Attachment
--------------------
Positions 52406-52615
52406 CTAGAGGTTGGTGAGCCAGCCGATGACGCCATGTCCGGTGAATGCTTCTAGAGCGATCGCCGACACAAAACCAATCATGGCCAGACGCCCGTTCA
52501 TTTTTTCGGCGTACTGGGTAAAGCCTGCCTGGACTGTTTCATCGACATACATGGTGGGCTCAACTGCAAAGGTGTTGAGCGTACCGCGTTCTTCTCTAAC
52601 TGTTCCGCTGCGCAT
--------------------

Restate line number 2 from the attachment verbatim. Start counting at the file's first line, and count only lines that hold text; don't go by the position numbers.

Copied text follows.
52406 CTAGAGGTTGGTGAGCCAGCCGATGACGCCATGTCCGGTGAATGCTTCTAGAGCGATCGCCGACACAAAACCAATCATGGCCAGACGCCCGTTCA